The Off-Road Pioneer

Jericho’s Lea Davison started out 2016 with four flat tires in her first World Cup event of the season and finished the year in early December at a grueling race in the jungles of Costa Rica. In between, she earned a silver medal at the World Championships in the Czech Republic and finished seventh at the Rio Olympics, besting her 11th place at the 2012 London games.

Davison’s World Championship finish was her second silver World Cup medal and the best finish for any American since 2001. With that in her pocket, Davison had high expectations for the summer Olympics.

“I did the best I could in Rio and that’s all you can ask for on any given day,” she said. “Seventh was better than I did in London in 2012. At one point I was 11th, but there was no way I was going to finish in the same spot so I fought my way to a better finish.” 

Just in case Davison hadn’t challenged herself enough, this past December her sponsor, Specialized, sent her to Costa Rica to take part in La Ruta de los Conquistadores, which is billed as the only mountain bike race to go from the Pacific to the Atlantic Ocean.

The three-day route covers 161 miles with 29,000 feet of vertical gain over five mountain ranges. The New York Times has called it “the world’s toughest bike race.” Davison finished the grueling competition second of all women and 43rd out of 328 entrants.

The cycling course in Rio may have been no walk in the park—the 5K route included rock slab jumps and a 40-degree log staircase—but those obstacles paled in comparison to what Davison experienced in Costa Rica. The first day of la Ruta de los Conquistadores took place on narrow paths through a jungle, often riding through knee-deep clay-like mud.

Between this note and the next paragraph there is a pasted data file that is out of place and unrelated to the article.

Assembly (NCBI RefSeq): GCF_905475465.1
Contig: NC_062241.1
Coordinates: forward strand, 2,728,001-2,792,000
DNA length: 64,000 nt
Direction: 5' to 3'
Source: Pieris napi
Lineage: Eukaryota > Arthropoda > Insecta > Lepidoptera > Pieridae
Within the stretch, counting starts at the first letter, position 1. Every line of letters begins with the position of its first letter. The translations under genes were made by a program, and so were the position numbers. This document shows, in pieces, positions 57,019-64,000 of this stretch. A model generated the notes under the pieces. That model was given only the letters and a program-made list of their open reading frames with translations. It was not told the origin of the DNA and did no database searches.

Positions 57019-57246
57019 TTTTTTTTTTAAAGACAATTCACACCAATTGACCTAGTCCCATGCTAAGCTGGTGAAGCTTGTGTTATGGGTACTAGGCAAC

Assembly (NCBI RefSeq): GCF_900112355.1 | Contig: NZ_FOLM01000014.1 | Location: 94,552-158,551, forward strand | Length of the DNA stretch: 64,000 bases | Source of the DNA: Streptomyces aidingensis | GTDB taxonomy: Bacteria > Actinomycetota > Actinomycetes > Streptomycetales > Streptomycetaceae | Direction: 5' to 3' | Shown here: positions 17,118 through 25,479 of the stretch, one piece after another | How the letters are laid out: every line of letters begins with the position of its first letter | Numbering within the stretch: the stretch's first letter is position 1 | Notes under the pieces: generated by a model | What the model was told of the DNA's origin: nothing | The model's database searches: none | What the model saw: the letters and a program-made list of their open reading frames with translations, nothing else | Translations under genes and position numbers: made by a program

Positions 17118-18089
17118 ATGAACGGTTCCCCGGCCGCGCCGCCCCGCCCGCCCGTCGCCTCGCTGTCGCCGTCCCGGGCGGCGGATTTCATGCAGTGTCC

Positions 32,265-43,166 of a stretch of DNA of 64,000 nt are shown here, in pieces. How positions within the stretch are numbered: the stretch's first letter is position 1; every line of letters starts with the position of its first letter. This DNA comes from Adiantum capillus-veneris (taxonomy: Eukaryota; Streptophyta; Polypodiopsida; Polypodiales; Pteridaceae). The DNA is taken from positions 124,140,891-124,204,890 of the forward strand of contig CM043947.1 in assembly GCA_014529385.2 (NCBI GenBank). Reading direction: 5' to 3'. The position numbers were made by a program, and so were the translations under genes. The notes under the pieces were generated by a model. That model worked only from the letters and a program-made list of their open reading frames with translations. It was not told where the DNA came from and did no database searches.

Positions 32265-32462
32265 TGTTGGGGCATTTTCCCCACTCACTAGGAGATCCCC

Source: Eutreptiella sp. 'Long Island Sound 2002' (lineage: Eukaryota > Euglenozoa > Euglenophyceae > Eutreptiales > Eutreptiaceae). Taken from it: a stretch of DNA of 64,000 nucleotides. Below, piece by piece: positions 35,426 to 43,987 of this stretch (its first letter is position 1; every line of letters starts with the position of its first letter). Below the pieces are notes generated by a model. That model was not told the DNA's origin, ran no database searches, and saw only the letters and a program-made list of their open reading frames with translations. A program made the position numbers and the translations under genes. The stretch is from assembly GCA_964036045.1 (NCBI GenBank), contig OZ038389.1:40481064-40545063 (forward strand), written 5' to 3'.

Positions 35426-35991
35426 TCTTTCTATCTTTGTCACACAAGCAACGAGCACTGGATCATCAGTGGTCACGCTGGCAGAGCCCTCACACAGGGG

Organizers warned that cars could not enter the jungle, and those suffering from medical emergencies were pretty much on their own since the vegetation was too dense for a helicopter rescue. In addition to heat, humidity and water crossings, racers had to worry about predatory animals, including jaguar.

The third day required riders to carry or roll their bikes single file across several railroad bridges constructed with uneven wooden ties, many slick with oil, above a murky river.

“I felt like a zombie,” Davison recalls. “The stages are six hours and I’d race the first hour and then go into survival mode. Once is enough for me, but if Specialized asked me to go back I would, because of the support I received from them.”

Although her season was a strong one, Davison is just as pleased with the progress made by aspiring mountain bikers throughout the country who are part of Little Bellas, the girls’ mountain bike mentoring group she founded with her sister, Sabra.

“It’s so exciting,” she said. “I was in Philly the other week for my annual strength training camp, and we have a chapter in the city so I was able to go to dinner with the mentors there. This is just an amazing network of females across the country.”

Davison is looking forward to her upcoming season, but for those who want to look back on 2016, GoPro is about to release a series of videos (see for a link) which follows her last year.

Though Davison’s career requires her to travel around the world (we reached her by phone in December as she was doing a photo shoot for LL Bean in the Virgin Islands), she never forgets her roots in Vermont. “The support of the Vermont community was amazing over the past Olympic season. It continues to surprise me and give me motivation and encouragement,
she said.     —Phyl Newbeck

Phyl Newbeck

Phyl Newbeck lives in Jericho with two spoiled orange cats. She is a skier, skater, cyclist, kayaker, and lover of virtually any sport which does not involve motors. She is the author of “Virginia Hasn’t Always Been for Lovers: Interracial Marriage Bans and the Case of Richard and Mildred Loving.”

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